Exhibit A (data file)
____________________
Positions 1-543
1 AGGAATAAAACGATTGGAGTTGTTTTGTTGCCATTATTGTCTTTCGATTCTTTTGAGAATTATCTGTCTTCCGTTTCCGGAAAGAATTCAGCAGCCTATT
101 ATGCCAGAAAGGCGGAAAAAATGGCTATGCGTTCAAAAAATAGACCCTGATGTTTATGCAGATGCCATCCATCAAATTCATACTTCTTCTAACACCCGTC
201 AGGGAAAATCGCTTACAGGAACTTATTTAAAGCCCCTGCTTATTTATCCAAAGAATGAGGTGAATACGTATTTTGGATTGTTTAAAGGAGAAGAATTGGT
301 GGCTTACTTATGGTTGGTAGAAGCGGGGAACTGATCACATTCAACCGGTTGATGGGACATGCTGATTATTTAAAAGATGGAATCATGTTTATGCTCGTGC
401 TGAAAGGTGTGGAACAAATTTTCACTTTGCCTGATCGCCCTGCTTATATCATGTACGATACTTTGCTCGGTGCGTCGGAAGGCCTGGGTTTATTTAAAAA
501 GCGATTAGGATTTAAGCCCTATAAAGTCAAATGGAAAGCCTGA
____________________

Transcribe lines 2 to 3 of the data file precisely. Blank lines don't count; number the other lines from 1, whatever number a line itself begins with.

1 AGGAATAAAACGATTGGAGTTGTTTTGTTGCCATTATTGTCTTTCGATTCTTTTGAGAATTATCTGTCTTCCGTTTCCGGAAAGAATTCAGCAGCCTATT
101 ATGCCAGAAAGGCGGAAAAAATGGCTATGCGTTCAAAAAATAGACCCTGATGTTTATGCAGATGCCATCCATCAAATTCATACTTCTTCTAACACCCGTC